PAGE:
A Turning Point Statement

During the summer of 1994, a friend told me she thought I had the spiritual gift of encouragement.  She posted a little note by my bed.  It said, “You are an encourager.”  I remember exactly what it looked like–the handwriting, the color–and how it felt to have someone name something like that about me.  My friend saw what I couldn’t see. 

That single comment shaped the next 15 years of my life.  I wasn’t just an average girl; I was a hope giver, a courage finder, and an inspiration provider.  I wasn’t just a nobody.  God wanted to use me to point others towards a beautiful future. 

It took someone naming it to help me see it. 

I had a student who told me that of all my weeks and weeks of teaching, the most memorable thing from my class was a single comment I wrote on one of his many essays.

In the margin of his paper, I wrote:  “You sound like a great teacher right here.”   He was overwhelmed that I named that in him, and he later wrote about his dreams for graduate school to become a teacher.  As my husband and I discussed these turning point comments, he told me he remembered the exact words of a Scout leader who pointed out some unique gifts he saw in my husband.   Those were turning point words. 

Today, as I guide students through their memoir drafts, I realize that I’m not naming what I see enough.  I wonder what I need to name in my children, in my friends, and in my students.  I see this in you.  Maybe God will use it to shape a life.  Maybe those words will be a turning point for someone today.

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Journal:  Did someone speak “turning point words” to you when you were younger?  Can you speak a “turning point word” to someone in your life today? 

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Another Message About Poop

I’m at the gym at 5:30 AM, and I think to myself:  “I’m officially insane.  What can come of this?”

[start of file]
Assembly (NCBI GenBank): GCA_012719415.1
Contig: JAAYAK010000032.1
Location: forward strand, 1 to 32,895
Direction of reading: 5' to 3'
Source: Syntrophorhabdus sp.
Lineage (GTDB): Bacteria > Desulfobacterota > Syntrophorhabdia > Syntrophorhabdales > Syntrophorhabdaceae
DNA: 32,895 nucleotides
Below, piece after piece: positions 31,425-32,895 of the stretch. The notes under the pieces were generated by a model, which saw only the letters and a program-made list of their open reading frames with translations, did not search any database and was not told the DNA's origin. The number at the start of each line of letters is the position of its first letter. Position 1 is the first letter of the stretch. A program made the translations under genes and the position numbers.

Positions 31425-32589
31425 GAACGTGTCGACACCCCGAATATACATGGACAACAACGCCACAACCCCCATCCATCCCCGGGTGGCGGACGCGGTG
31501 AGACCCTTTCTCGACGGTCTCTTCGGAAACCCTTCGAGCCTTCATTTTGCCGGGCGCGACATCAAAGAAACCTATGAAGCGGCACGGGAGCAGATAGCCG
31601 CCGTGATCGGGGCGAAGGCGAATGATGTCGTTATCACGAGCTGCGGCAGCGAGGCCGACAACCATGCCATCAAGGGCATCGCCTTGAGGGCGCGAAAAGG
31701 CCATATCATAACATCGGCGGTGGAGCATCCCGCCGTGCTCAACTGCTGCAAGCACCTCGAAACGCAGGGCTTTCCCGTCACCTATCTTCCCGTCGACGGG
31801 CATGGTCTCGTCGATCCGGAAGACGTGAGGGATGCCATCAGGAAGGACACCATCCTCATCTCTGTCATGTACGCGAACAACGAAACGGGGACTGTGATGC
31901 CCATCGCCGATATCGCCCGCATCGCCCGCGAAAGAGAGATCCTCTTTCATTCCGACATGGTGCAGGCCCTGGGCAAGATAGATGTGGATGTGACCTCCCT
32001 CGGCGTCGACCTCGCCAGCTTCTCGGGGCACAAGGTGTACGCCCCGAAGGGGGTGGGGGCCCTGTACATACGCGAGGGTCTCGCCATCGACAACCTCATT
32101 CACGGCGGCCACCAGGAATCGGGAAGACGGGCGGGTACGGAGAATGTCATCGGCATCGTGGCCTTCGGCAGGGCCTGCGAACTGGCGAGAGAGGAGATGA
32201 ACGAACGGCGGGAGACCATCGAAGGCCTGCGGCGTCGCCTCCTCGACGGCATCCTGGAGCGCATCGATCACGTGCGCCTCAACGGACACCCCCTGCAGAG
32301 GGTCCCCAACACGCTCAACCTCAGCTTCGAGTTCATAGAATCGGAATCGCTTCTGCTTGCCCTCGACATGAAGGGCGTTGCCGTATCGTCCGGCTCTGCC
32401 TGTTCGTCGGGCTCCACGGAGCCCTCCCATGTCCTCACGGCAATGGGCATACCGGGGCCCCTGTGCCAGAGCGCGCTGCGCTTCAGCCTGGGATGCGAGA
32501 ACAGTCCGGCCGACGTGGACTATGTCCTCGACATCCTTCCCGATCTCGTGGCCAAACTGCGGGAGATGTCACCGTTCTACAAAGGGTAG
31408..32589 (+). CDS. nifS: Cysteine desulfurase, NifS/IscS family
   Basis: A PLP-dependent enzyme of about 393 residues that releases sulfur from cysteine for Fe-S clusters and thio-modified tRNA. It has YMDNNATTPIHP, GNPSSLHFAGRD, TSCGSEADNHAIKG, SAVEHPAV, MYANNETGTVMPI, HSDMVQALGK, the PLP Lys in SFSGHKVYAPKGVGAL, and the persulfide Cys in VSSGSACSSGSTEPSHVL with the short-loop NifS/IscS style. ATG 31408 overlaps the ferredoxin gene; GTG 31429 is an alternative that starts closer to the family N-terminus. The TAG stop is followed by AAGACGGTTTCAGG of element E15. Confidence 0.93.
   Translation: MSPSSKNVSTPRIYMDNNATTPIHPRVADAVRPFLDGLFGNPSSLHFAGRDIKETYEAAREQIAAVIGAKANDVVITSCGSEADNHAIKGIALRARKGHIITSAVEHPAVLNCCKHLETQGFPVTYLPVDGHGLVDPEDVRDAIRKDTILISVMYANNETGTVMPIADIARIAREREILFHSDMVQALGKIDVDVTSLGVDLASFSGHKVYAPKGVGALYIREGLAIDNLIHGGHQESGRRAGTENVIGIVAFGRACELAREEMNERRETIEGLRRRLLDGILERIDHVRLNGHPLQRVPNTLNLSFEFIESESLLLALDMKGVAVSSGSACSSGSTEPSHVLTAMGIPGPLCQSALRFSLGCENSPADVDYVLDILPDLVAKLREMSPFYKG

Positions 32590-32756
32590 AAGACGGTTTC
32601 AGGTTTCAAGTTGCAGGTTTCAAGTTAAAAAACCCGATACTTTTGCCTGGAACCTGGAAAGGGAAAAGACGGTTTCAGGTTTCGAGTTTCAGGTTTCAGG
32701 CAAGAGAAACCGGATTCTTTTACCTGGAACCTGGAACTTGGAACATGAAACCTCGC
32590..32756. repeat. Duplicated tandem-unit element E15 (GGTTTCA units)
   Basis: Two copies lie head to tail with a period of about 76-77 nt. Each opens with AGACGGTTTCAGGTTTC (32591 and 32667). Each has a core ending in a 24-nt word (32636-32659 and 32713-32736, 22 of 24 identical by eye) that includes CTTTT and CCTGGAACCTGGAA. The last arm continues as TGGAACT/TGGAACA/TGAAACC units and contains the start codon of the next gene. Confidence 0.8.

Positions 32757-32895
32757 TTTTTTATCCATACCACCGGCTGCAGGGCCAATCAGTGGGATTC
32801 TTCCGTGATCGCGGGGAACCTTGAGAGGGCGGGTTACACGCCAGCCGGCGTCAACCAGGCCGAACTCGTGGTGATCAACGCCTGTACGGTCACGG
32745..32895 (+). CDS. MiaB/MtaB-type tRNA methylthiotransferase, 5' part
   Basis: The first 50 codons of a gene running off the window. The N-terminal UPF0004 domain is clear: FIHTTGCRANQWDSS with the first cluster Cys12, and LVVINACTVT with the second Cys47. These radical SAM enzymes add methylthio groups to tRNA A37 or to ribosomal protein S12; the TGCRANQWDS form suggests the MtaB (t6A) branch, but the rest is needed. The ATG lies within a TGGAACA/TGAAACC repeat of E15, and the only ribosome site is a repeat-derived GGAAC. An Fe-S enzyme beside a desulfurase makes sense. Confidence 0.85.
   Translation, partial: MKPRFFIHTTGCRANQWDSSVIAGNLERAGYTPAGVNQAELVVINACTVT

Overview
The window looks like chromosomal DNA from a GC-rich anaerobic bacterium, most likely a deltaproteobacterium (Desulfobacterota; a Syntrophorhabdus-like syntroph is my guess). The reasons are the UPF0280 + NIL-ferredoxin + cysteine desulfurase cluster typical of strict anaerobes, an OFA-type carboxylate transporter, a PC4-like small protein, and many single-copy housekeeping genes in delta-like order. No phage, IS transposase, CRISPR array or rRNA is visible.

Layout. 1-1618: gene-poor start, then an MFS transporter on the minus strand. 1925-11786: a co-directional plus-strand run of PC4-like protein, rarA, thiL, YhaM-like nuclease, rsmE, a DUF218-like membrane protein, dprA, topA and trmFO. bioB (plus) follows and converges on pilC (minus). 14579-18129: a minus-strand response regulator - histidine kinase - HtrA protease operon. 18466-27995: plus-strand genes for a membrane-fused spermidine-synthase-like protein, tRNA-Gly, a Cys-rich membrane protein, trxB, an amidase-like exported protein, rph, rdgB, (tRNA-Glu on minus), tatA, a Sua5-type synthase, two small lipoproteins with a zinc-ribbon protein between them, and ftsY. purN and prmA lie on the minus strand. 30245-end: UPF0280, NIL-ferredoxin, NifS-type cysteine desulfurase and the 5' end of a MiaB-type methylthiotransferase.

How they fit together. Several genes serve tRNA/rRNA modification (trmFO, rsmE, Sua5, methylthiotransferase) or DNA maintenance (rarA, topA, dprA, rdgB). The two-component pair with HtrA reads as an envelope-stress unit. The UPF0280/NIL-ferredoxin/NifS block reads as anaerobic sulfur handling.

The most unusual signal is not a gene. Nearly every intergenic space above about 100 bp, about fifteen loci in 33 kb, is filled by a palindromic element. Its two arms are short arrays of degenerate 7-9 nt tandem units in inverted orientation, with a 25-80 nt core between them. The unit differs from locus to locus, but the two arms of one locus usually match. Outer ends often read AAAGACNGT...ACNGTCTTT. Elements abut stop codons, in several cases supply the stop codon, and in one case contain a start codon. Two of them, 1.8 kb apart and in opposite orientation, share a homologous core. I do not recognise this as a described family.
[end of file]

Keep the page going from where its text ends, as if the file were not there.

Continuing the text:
Each machine has little TVs, so I start watching this PBS interview about families in New Orleans who, 5 years after Hurricane Katrina, are still trying to rebuild their lives.

A woman starts describing the festival and street parade they have in the neighborhood. She tells the interviewer:  “The little girls carry dolls to signify that they are pregnant with hope and will give birth to greatness.”

And the interviewer says:  “Is this area fertile with hope?”
The mother: “Yes, but we need some fertilizer.”
Interviewer:  “Fertilizer?”
The mother:  “Yes, and they keep giving us manure.  But you know what manure is?  It’s fertilizer for our hope!”

I thought about this family joking and laughing and rebuilding their lives.  They have taken the manure of disaster and made it fertilizer for hope.

Maybe hope requires a little fertilizer to grow.  Maybe all good things do.  When discouragement comes, I want to respond like this amazing woman. 

Can I let the manure of the day–of my life– nourish my hope instead of embittering and depressing me?  The woman on TV was strong and sure.  She wasn’t going to waste the suffering.  She was going to let it fertilize her life.

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